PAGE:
Hm. I never thought about that before. No wonder I love Arnie so much.

No wonder I didn't meet Brad until after I got Arnie. I wasn't ready to meet him any sooner.

Obviously, I have bad memories of high school. I had a lovely childhood, so it goes without saying that I spent my teen years looking for an enemy to battle, finding no one but myself, and taking it out on my parents.

I grew up with the sense of entitlement that comes from living in a house where the TV is turned off for dinner and my main chores were finishing my homework, writing thank you notes and practicing the piano. Chores finished, I spent most Friday and Saturday nights like the rest of my suburban American generation - at the local mall.

Juggling Aunt Annie’s pretzels and sugar-free lemonades, my friends and I trolled the sale racks at The Gap and pretended to ignore any classmates we saw. It's mostly a blur now, the drama and dialogue that seemed so paramount, the standing around that I used to beg an extra hour of curfew for. But one moment remains clear. My friend Janice and I were looking at purses at Kauffmanns, a regional department store now part of the Macy's family. Rather than fawning over the Liz Clairborne "Triangle Bag," which most of our peers paraded up and down the halls at school, Janice pointed to a locked glass case that held what looked to me like boring but expensive "Mom" purses.

"Someday I'm going to buy myself a Coach bag," she said.

I know, I know. These are the words of spoiled brats and little girls with no ambition. But Janice didn't say, "I want that," or "My dad is buying me that bag," or even, "I'm going to ask my parents for one of those." She said that she was going to buy one for herself, and that's what stuck with me, even after 15 years and numerous fancy bags (though no Coach...still not my style).

Figuring it out for yourself, whatever it is, matters.

Yes, plenty of people told me that I was on a path of destruction, but until I saw for myself how my actions could negatively affect little Arnie, I ignored all the static and ground noise and continued digging my own grave. Just as Janice, whose parents probably would have given her a Coach bag for her birthday or graduation or whatever, realized that earning it on her own would make carrying it feel all the better.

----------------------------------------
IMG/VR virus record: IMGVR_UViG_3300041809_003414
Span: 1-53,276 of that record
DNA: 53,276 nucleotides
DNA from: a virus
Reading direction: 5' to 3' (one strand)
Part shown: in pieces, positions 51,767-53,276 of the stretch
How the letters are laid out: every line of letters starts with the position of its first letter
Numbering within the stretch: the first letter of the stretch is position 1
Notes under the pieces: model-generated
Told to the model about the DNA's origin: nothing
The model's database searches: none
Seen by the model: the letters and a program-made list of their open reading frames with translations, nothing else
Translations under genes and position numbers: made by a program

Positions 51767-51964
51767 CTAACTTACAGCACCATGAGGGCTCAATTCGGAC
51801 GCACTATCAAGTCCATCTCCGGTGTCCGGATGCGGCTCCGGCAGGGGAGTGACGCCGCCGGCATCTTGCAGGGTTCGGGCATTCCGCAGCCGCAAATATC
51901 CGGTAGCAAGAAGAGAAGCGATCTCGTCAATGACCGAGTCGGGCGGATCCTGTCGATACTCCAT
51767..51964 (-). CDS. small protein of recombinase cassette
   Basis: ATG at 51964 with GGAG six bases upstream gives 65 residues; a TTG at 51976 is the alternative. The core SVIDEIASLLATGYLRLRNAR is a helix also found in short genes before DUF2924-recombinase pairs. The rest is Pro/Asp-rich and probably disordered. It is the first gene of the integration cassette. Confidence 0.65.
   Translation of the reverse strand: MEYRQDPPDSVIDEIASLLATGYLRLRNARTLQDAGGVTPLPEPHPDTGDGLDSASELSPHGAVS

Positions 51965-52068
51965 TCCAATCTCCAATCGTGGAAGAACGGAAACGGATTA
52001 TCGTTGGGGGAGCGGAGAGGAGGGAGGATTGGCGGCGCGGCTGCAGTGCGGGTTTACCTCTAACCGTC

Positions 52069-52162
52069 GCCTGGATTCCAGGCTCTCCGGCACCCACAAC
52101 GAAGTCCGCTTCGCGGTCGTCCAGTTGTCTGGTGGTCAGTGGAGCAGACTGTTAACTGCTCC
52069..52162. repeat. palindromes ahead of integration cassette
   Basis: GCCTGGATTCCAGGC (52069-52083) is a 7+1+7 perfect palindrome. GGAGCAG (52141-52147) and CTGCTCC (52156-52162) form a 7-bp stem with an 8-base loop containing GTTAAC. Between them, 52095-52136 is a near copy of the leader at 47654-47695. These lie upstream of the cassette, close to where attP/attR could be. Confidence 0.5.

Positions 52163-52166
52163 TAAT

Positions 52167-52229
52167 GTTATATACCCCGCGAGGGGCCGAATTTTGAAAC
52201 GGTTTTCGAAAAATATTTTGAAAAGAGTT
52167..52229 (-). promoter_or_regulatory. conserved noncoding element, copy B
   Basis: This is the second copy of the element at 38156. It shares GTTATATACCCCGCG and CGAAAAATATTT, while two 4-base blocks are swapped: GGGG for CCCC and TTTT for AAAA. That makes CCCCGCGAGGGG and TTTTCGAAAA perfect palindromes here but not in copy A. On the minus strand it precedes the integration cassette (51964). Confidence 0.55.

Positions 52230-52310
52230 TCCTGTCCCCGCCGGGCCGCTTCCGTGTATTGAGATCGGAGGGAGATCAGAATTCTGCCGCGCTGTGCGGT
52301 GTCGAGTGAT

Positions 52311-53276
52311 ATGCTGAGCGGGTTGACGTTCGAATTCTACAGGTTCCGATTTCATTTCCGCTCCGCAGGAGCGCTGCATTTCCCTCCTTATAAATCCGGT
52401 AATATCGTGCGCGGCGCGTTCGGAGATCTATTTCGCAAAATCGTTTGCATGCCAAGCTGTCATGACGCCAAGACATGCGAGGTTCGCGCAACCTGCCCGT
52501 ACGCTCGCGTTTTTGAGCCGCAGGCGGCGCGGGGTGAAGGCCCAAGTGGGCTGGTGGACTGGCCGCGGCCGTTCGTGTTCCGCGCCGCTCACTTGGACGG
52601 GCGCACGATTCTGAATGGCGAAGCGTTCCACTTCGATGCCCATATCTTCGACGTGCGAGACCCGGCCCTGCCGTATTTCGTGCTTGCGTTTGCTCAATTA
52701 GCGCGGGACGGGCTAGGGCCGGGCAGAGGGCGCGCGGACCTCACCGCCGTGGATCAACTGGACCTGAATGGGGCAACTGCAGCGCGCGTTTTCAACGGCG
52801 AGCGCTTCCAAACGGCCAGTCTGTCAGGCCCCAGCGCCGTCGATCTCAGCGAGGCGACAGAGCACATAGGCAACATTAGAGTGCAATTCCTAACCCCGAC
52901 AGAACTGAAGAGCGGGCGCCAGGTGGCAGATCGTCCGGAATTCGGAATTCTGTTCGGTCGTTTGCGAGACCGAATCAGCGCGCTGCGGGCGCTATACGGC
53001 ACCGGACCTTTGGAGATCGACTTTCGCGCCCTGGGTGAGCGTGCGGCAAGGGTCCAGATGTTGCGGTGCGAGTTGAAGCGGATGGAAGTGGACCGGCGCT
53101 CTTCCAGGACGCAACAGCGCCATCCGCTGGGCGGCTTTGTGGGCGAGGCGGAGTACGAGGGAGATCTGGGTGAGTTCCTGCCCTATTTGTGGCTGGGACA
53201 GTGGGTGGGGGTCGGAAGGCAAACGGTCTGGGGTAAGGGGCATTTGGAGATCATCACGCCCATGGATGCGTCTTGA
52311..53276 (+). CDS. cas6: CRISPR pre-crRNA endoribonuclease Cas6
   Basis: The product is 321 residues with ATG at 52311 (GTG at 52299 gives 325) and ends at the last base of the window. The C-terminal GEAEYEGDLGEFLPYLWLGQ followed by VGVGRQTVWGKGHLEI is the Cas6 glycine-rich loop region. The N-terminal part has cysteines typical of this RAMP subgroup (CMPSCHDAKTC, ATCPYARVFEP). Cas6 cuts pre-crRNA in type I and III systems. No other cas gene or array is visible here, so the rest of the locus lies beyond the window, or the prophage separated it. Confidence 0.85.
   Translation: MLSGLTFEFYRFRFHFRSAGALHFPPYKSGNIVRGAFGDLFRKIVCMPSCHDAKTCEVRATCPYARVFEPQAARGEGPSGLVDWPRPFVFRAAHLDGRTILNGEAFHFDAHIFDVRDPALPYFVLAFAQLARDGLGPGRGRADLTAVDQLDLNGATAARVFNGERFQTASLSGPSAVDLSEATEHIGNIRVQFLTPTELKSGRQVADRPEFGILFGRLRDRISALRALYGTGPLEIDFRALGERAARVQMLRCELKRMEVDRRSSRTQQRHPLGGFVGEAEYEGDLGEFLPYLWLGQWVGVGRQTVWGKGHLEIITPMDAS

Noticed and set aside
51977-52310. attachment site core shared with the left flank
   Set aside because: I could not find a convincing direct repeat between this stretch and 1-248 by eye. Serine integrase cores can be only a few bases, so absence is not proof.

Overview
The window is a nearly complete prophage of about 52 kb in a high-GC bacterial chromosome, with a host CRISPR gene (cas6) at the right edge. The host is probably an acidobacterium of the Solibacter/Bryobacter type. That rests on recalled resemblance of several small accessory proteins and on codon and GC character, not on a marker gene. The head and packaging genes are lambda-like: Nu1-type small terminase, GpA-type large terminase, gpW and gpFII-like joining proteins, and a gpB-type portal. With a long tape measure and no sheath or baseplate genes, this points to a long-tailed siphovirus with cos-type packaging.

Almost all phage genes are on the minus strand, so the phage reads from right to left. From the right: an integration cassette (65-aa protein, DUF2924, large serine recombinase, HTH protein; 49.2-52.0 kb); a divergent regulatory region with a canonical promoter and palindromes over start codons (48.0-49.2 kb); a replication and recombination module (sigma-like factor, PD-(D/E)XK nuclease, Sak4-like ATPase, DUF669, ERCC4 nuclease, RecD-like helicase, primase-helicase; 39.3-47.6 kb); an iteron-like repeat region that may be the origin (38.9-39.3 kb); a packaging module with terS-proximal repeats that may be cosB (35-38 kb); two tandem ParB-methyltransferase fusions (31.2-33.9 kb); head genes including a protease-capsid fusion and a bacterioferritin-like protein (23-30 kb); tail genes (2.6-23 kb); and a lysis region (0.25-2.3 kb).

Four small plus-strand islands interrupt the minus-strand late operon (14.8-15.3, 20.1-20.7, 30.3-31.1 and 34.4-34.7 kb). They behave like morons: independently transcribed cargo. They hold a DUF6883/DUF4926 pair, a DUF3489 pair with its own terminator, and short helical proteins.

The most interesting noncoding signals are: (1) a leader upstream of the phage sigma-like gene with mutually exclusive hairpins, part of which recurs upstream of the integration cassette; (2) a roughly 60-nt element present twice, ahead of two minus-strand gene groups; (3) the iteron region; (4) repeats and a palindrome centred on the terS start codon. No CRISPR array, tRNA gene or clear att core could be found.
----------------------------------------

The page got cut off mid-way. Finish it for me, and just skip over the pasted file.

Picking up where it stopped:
Just like my figuring out, over these past few weeks, what my priorities are right now, validates them - makes them mine.

* Snowshoeing? Just, NO.


It's weird now.

I know I've said this before, but it feels a bit like the wheels are coming off the bus. Today, the Earthquake in Italy. Yesterday a huge avalanche in-bounds at Brighton ski resort. On Saturday, a man in Pittsburgh mowed down three cops because he was afraid Barack Obama was going to take his guns away. On Friday (or what it Thursday?), the shooting spree and hostage situation in Binghamton.

Destruction and despair everywhere, it seems, which makes me think of William Stafford's beautiful Yes:

It could happen any time, tornado,
earthquake, Armageddon. It could happen.
Or sunshine, love, salvation.

It could, you know. That’s why we wake
and look out – no guarantees
in this life.

But some bonuses, like morning,
like right now, like noon,
like evening.

And oh, he's so right. A wonderful weekend with Brad and the boys, Arnie warming my feet right now. Food growing outside, the sun still above the mountains even though it's nearly eight o'clock.

There's so much to be thankful for.


This One's for Anonymous

It's nice to know that the dynamic duo of Beeker and Animal have another fan.

I promise a real post next, but for now, one of my favorites:


Don't Be Nervous

They won't all be depressing rants and raves from now on. I promise.

Tonight, for example, a classic Muppet video - reminds me of the old days of TWR, back when it was all furry animals and funny videos.

And now, Master of Muppets.